The news out of Turkey and Syria is devastating and continues to be so. In the face of such tragedy, compounded by years of war in Syria, government weakness in each country, harsh winter weather, architectural decisions, and more, it is hard to know how best to respond, what to do.
I feel helpless as I hear about the search and rescue operation and the mounting death toll, and I am tempted to file this disaster under “far away” or “over there.” Tragedies—mass shootings, police killings, species die off, war—come fast and furious these days since all news travels with us in our pockets, no time between the event and the reporting. We have to choose whether to let the sorrowful news into our hearts and minds; to do so is painful, at times overwhelming.
I don’t have a brilliant solution, nor a new one. Just this: as people of faith, we can entrust people to God in prayer. One of my favorites is this one written by St. Augustine and found in our Book of Common Prayer (p. 124) for use in the evening:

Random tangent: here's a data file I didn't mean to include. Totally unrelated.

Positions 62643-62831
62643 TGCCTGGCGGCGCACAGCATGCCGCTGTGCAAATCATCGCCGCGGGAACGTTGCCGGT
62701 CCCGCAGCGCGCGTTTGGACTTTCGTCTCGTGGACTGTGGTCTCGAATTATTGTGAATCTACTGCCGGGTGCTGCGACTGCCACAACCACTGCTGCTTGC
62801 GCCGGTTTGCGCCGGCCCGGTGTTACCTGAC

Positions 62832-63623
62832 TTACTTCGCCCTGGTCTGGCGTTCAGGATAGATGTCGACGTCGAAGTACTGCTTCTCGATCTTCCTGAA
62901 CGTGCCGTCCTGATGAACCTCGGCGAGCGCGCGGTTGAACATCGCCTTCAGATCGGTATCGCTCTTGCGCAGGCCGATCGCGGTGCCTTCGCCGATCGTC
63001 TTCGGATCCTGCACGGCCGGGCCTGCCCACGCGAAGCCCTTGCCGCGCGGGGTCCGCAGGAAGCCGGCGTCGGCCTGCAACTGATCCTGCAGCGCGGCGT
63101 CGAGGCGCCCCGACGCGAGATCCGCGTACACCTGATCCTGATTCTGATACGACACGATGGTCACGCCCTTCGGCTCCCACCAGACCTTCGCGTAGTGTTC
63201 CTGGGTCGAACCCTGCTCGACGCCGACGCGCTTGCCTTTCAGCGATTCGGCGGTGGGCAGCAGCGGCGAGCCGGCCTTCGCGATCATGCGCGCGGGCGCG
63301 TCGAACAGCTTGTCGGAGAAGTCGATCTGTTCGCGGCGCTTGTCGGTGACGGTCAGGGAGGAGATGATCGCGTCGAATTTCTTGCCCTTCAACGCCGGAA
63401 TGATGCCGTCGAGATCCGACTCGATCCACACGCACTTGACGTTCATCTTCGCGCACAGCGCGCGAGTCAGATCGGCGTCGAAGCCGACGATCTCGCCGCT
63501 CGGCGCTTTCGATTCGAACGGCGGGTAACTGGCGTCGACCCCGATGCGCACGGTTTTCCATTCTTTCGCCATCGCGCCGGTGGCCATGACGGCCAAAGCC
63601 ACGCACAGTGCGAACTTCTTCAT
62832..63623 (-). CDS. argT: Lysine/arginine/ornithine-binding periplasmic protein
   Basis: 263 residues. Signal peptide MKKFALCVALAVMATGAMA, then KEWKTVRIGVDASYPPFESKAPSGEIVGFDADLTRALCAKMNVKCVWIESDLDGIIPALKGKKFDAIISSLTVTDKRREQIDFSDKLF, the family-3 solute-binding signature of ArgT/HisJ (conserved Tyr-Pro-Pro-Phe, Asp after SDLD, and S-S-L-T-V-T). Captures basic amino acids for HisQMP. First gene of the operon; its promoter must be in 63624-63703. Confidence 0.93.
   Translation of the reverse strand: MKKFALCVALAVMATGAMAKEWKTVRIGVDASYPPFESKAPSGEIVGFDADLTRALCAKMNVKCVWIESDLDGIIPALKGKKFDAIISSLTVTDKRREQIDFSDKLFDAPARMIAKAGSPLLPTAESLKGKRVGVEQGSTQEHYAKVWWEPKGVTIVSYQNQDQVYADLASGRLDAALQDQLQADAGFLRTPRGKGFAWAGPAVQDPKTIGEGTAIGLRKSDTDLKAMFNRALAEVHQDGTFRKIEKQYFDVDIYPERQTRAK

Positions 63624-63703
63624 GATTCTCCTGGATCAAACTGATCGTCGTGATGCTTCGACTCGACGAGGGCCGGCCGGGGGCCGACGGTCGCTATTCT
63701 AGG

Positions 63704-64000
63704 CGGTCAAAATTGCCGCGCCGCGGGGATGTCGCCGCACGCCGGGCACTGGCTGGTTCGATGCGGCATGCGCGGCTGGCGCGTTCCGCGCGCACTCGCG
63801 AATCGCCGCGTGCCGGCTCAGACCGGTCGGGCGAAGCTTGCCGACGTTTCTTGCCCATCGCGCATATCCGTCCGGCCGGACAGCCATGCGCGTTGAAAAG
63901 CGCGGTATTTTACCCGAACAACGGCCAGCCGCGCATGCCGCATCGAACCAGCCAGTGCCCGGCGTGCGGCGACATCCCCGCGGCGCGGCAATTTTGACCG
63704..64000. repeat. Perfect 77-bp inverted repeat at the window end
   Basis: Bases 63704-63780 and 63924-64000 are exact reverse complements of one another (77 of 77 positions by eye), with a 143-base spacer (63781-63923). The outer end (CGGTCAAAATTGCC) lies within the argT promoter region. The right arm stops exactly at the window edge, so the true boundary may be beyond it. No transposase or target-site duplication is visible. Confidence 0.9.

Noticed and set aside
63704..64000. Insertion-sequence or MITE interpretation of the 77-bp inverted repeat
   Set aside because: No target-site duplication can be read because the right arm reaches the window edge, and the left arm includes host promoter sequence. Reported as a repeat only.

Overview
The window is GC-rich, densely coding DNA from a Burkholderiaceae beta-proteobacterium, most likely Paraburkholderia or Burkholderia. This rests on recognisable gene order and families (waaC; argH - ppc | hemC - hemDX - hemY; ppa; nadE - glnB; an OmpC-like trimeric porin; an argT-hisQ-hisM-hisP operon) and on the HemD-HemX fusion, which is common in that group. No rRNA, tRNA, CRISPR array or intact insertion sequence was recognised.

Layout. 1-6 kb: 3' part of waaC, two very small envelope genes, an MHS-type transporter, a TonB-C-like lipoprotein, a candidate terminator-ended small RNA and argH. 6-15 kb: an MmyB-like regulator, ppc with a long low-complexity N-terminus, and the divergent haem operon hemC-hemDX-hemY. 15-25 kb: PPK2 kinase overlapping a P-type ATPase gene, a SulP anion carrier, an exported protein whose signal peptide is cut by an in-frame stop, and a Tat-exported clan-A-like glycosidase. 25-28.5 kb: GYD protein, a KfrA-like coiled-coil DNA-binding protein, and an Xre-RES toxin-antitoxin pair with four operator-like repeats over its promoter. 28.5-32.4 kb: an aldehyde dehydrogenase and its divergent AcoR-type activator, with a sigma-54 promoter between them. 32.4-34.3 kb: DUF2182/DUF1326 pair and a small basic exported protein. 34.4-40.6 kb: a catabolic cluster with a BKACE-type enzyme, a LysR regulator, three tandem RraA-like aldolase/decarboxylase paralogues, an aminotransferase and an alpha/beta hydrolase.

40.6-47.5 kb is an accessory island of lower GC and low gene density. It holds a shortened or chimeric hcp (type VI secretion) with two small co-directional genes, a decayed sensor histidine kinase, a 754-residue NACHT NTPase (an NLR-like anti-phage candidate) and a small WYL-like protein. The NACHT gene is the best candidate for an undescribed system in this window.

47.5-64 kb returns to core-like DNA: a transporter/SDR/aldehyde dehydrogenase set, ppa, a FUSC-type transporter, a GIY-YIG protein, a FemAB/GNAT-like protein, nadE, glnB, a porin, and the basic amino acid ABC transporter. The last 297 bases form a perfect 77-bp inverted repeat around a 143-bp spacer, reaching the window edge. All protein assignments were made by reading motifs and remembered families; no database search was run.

Keep watch, dear Lord, with those who work, or watch, or weep this night, and give your angels charge over those who sleep. Tend the sick, Lord Christ; give rest to the weary, bless the dying, soothe the suffering, pity the afflicted, shield the joyous; and all for your love’s sake. Amen.
And as people of faith, we are connected to all people around the globe, too; no one is outside our circle of concern. And so we can help. Episcopal Relief & Development is our denominational agency that responds to disasters. They do great work and partner with local agencies. You can support their efforts in Turkey and Syria by going HERE.
Unfortunately, there is nothing new under the sun when it comes to disaster and tragedy. Fortunately, we are equipped with the traditions of charity, compassion, and prayer to respond as best we can.